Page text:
Horses at the Half Century of Progress

The Half Century of Progress wasn’t all about machinery; it was also about horse power.  Jim Buzzard of Beecher City, Illinois was at the show with his Haflinger horses that pulled a John Deere two-bottom plow. He chose this beautiful breed he said, “I like the Haflinger size and their nature.  They are probably the smallest of the draft horses.  I like to plow with six, I like a multiple hitch.”

Horses are literally in Jim’s blood.  “I have had horses for 25 years,” he said.  “My grandpa got me into horses and mules.  He mostly had mules.

Jim enjoys sharing his horses.  He said he attends about 25 events a year.  “These events are good.  I go to about five or six states, Wisconsin, Tennessee, Kansas, and Indiana and of course Illinois.”

At the Half Century Jim and his Haflingers was a part of the great plow extravaganza.  “Yesterday we plowed all day.  The ground pulled so hard we had to have a tractor plow and disk it first.”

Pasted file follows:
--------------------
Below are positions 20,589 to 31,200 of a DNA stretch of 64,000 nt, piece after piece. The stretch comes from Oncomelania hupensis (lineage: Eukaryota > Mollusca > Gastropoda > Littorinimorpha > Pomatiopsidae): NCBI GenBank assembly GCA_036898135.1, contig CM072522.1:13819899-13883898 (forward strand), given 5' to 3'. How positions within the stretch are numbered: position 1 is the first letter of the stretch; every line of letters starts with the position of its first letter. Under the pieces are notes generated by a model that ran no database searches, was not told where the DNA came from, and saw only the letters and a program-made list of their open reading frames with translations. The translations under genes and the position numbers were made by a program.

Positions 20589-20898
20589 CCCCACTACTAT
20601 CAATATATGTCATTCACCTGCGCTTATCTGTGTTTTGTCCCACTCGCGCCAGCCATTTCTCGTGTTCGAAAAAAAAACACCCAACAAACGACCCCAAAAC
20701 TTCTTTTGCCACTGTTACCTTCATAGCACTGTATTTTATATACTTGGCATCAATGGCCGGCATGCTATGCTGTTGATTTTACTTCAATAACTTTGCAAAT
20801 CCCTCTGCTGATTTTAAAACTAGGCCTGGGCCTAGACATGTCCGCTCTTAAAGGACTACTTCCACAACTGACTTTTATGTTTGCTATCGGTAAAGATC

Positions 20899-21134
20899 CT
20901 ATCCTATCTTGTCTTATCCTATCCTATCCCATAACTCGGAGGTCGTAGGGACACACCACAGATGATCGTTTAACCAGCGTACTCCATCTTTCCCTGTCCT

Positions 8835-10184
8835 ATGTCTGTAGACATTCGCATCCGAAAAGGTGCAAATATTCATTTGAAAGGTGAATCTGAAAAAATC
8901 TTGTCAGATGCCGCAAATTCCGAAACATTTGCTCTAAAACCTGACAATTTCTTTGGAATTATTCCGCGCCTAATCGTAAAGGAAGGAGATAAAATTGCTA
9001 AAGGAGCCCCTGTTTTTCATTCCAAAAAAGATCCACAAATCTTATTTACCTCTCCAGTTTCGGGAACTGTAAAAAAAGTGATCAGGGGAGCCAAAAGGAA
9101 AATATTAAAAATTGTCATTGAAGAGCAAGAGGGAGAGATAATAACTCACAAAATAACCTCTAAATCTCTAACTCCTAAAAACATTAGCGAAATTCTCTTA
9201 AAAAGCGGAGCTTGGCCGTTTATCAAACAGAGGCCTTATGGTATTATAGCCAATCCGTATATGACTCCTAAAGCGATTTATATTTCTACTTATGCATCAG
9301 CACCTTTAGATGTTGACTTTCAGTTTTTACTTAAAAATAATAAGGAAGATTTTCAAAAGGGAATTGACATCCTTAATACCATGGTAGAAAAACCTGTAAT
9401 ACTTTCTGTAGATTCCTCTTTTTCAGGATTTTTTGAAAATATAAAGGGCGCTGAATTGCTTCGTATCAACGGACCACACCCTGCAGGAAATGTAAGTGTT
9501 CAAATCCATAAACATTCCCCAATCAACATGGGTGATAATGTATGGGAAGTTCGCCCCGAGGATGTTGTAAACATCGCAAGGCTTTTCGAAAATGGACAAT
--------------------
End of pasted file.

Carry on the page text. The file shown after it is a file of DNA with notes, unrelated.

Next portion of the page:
“I enjoy driving and working the field,” Jim said.

Next to Jim and his Haflingers was Les Riddle of Leroy, Illinois.  Les had his Percheron mare named Rose with him at the Half Century of Progress. “I have had her for several years,” Les said.  “She is 17 years old I got her when she was about two.”

Like Jim, Les has been using horses for most of his life.  “My father didn’t farm very much, so he didn’t buy a tractor until I was ten.  We had a neighbor plow then we planted with horses.  I was the weed puller I had to get the weeds out.”

Besides the legacy of farming with horses in his childhood, Les also has memories of his grandfather with horses as well.  “My grandfather made his living with draft horses.  He was from Minier, Illinois.  He furnished the freight haulers in Chicago’s livestock yards and he sold horses in Ohio.  I think because of the Amish population.  He sold horses in Ohio for 40 years.  He shipped a carload a month from 1900 to 1940. That was the big era of the draft horse.  His name was Leslie and his son was a Less.  I am named after him.”

Besides Rose, Les said he has another grey mare and a stallion.  “I have sold horses all over the country.  For years we broke horses then trained them.  My granddaughter still loves horses today.  It was a good project and kept my grandson and granddaughter busy.”

Horses brought memories of early farming days and if the visitors took a minute or two to talk to Jim or Les, they learned a lot about horse teams and plowing with draft horses.


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